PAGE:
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DaleH

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Tues night and Fri night I towed in hapless boaters with E10 fuel problems. Today I was fishing the beach front rips in Ipswich, MA for bass (and catching NOTHING :( ) when I saw a Parker 2530 revving it's OB up on the beach. Funny, or not, but I saw him go way too far in on the outgoing tide and I took notice as it was another Parker model. Well sure enough , he went too far in and got stuck and was trying to goose his deep-V extra-long cabin off the beach.

The wind was honking 25+ from the West, which was where the tide was aimed too, so I floored it so I ended up further West of him and drifted back in the wind/tide not 20' off his bow. I picked up his anchor rode with a boat hook and took it fast to my stern cleat and had him pay out 50' extra of line. Sure enough, between the wind and tide together, plus a little goose from my rebuilt OB, I had him off the beach in a second or two as soon as his bow line went tight.

The owner couldn't thank me enough, ... so I just said "That's what Parker owners do for each other ...". He also stopped by my mooring area to thank me later in the day and he wanted to know what he could do ... so I said "Please join us and put a post onto ClassicParker.com ... me thinks I need to make up some CP business cards :) !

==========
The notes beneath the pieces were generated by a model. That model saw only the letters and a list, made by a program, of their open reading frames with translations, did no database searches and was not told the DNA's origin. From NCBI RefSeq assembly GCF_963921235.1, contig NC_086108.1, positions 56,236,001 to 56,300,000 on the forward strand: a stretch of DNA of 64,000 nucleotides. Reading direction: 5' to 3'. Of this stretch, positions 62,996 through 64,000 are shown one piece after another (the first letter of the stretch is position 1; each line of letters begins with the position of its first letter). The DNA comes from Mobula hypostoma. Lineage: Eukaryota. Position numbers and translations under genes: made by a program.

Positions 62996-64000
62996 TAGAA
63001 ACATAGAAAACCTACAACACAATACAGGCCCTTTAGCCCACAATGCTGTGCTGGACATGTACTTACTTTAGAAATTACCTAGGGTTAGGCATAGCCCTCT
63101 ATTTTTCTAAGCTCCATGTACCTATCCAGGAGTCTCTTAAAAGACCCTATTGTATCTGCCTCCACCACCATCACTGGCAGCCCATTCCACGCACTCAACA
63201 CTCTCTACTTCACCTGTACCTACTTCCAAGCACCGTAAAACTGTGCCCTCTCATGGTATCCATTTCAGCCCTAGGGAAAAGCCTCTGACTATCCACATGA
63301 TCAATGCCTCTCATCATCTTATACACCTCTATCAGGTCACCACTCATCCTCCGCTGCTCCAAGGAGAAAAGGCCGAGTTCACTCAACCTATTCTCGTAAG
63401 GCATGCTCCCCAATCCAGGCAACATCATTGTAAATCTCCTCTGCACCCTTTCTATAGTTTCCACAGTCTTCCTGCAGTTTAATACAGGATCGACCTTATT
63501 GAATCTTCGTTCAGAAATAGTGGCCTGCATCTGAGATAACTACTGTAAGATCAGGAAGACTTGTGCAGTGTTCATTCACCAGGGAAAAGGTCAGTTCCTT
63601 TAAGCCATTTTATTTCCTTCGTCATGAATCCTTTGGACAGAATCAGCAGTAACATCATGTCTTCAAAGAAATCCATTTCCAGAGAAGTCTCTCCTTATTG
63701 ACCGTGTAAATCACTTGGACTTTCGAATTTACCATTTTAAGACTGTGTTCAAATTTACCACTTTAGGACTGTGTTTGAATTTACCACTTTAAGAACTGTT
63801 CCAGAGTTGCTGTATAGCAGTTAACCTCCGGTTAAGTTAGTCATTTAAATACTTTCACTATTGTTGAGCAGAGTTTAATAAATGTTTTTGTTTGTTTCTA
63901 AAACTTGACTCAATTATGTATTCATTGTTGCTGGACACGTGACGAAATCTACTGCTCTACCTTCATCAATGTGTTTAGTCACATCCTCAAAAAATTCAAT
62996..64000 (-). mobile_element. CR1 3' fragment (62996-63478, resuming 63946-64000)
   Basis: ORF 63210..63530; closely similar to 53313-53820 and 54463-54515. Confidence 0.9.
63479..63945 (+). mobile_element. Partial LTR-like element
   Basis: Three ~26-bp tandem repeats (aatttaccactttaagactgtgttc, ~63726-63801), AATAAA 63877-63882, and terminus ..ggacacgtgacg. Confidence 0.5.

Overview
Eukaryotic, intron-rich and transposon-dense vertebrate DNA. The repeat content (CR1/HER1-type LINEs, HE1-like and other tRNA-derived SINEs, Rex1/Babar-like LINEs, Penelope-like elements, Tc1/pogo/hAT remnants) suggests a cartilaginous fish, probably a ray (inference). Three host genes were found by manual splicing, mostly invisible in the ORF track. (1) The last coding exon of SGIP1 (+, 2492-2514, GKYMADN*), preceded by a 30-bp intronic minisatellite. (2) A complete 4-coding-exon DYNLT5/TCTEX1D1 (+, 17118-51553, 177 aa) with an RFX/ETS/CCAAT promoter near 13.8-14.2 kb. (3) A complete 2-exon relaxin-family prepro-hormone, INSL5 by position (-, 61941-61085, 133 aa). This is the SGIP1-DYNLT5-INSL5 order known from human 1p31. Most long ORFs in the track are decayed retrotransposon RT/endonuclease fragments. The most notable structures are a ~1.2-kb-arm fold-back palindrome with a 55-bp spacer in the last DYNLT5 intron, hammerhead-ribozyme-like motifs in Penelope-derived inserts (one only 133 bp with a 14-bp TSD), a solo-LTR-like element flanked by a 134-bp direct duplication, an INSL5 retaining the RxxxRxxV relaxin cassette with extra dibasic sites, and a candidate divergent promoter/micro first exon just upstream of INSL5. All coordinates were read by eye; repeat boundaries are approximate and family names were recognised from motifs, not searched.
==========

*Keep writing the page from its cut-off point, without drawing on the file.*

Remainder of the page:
Megabyte

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DaleH":zgwy3abe said:
me thinks I need to make up some CP business cards :) !
I think this idea was brought up before in another thread. :D
Time to print a few up!

Nice work there Dale. :wink:
I towed a sailboat back into my boat yard 2 weeks ago.
It had nothing to do with E10 fuel though... he just plain ran out of gas. :lol:
 

cbigma

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DaleH":3r12ga3f said:
between the wind and tide together, plus a little goose
Where did you pick up the little goose? An Aflac commercial? I don't think the goose got proper credit for this un-grounding. :roll:

I got a call from TowBoat US, they said you're dippin' into their business up there, and they don't like it. 8)

Keep up the good work Dale.

...John
 

cbigma

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I think this would be an EXCELLENT spot to post a “How-To” on Towing with a Parker.

Unfortunately I have no clue as to the best approach. I respectfully defer to you seasoned Parker Captains to offer your advice to us fellow Parker Owners.

We of course understand that with the convenience and availability of TowBoat US and Sea Tow in almost all boating regions, we should only take this task upon ourselves in emergency situations.